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Mask Policy:
In accordance with the updated guidance released by the Center for Disease Control and Prevention (CDC), the Department of Defense (DoD) and Wright-Patterson Air Force Base, the National Museum of the U.S. Air Force will require all visitors to wear face masks indoors effective July 30, 2021 until further notice.

Visitors ages three and up will be required to wear masks while indoors at the museum. This policy applies to all visitors, staff and volunteers regardless of vaccination status. Visitors may wear their own masks or a free paper mask will be provided. Cloth masks will also be available for purchase in the Museum Store.
Additional information available here.

Fact Sheet Search

  • Vapor Special Operations Supercar

     The Vapor Special Operations Supercar is a showcase of US Air Force ingenuity, state-of the-art technology, and innovation.  The Vapor was one of two custom-built automobiles commissioned by the Air Force Recruiting Service in 2009 for its Project Supercar recruiting campaign.  This fully customized Dodge Challenger was built by Galpin Auto Sports
  • Vought ASM-135A Anti-Satellite Missile

    The ASM-135A anti-satellite missile (ASAT) was the only U.S. air-launched missile ever to destroy a satellite. In the late 1970s, the U.S. anticipated Soviet development of “killer satellites” that could destroy vital U.S. reconnaissance and communication satellites. The anti-satellite missile countered this threat. Airborne tests with “captive”
  • VB-10 Guided Bomb

    Note: This item is currently in storage.The VB-10 was a radio-guided bomb in the ROC series which was directed by a bombardier in response to data broadcast from a television camera in the nose of the bomb or in response to visual sighting. The VB-10 used a standard 1,000-pound bomb and a circular airfoil with the angular movement which changed the
  • VB-9 Guided Bomb

    Note: This item is currently in storage.The VB-9, one of the first of the "ROC" series of medium angle guided bombs, used a 1,000-pound general purpose bomb. The ROC nickname was derived from a giant mythological bird in tales from the Arabian Nights. The VB-9 was designed with four symmetrically arranged wings and a finned tail. It carried a radar
  • VB-6 Felix Guided Bomb

    Note: This item is currently in storage.The Felix was a 1,000-pound bomb fitted with moveable control surfaces and an electronic device in the nose which caused the bomb to "home in" on targets giving off sufficient heat. Suitable targets would have been those producing sufficient internal heat (blast furnaces or coke ovens) or external heat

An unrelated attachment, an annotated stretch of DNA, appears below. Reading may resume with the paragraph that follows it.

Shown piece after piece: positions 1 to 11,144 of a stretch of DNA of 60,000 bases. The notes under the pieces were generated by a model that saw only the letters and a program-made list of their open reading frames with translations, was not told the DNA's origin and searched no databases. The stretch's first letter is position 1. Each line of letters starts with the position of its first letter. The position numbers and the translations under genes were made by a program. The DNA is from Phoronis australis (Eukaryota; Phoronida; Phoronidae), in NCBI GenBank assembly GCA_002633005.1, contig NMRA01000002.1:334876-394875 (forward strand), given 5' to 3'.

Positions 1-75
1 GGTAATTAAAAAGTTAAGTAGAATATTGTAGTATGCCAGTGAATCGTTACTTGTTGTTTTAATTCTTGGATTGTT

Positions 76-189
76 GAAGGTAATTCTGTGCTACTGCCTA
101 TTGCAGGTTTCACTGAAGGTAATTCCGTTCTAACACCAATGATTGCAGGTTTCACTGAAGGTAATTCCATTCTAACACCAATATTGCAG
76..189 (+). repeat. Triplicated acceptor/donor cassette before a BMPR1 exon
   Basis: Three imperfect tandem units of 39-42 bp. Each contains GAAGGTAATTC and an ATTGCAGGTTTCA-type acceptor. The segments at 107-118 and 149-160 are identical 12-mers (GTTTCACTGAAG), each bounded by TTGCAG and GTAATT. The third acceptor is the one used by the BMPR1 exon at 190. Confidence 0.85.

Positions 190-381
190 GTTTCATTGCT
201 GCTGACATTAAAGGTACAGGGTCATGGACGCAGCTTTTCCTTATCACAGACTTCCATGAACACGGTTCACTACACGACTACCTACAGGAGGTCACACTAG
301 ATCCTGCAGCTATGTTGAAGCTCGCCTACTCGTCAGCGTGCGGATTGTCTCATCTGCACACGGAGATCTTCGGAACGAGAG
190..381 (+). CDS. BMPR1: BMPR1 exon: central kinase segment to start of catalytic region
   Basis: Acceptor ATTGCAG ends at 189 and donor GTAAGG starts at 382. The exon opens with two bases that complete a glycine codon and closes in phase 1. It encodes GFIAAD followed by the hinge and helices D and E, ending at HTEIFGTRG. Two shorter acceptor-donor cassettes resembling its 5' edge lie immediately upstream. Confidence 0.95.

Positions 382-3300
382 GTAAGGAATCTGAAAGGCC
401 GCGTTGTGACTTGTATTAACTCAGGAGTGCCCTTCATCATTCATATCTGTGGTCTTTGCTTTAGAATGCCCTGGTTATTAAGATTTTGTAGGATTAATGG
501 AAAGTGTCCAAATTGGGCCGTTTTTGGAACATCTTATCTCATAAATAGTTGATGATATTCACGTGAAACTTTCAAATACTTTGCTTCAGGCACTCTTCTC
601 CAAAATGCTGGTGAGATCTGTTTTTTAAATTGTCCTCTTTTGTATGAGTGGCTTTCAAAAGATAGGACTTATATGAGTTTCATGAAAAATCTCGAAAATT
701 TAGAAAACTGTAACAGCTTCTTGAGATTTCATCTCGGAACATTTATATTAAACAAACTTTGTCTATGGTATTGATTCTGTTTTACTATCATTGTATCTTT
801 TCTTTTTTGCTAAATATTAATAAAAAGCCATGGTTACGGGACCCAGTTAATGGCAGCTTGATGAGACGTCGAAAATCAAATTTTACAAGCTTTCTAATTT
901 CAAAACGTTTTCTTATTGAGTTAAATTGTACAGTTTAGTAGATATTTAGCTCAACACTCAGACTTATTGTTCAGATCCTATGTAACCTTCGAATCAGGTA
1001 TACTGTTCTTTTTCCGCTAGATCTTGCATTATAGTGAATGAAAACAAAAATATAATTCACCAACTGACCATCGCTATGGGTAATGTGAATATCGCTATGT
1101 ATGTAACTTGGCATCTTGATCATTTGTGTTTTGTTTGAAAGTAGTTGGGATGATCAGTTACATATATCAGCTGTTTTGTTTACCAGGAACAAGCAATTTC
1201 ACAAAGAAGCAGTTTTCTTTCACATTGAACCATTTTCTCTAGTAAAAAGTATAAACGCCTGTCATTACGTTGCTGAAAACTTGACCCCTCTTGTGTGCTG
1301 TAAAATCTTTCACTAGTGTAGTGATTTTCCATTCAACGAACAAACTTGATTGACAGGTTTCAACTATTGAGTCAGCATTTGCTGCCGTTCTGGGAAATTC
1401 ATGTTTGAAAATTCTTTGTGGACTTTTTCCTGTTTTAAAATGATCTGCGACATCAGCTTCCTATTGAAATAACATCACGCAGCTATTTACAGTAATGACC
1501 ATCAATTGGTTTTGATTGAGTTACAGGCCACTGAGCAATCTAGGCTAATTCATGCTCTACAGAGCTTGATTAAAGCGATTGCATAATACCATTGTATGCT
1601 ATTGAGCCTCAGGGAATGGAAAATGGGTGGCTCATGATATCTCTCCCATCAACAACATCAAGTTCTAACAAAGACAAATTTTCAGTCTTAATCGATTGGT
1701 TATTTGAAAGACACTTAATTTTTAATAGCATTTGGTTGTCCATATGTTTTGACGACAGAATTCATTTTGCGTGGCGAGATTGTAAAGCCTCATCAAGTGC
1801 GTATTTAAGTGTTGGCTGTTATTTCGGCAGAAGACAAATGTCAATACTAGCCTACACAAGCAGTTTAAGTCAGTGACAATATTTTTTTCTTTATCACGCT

• Viewmaster Training Aid

    Note: This item is currently in storage.This Viewmaster belonged to Dale Malone Heverling Sr., the donor's father-in-law. It features 78 reels of slides to teach the identification of U.S., English, Russian, Italian, German and Japanese aircraft during World War II. Donated by Dr. Robert E Briesch Jr.Click here to return to the Featured Accessions
  • Vladimirov KPV ZPU-4

    Note: This item is currently in storage.This ZPU-4 is a Soviet-built anti-aircraft gun. It is composed of four KPV 14.5mm heavy machine guns mounted on a four-wheel carriage. The ZPU-4 was used by the Iraqis in 1991 during Operation Desert Storm. The effective range for the anti-aircraft gun was approximately 5,000 feet (1,500 meters). Each gun had
  • Vertol CH-21B Workhorse

    This aircraft has been moved to storage.Designed by helicopter pioneer Frank Piasecki, the Vertol H-21 first flew in April 1952. With two main rotors, its long fuselage could hold large numbers of people or heavy cargo loads. Later adaptations allowed the aircraft to perform rescue and assault operations under combat conditions. In addition to the
  • V-2 Rocket

    This rocket engine powered Germany's V-2 "Vengeance Weapon" during World War II. The engine was a technical achievement, using high-speed pumps to move large volumes of fuel into the thrust chamber very quickly. Its design also contributed to American rocketry following WWII.The V-2's liquid oxygen and alcohol propellants produced a thrust of
  • Vietnamization, 1969-1973

    President Richard Nixon's Vietnamization policy implemented a phased withdrawal of American ground forces and their replacement by South Vietnamese troops. However, the USAF continued supplying critical air support. Tactical air power became a key part of the Allied incursions into communist sanctuaries in Cambodia in 1970. Moreover, USAF strike

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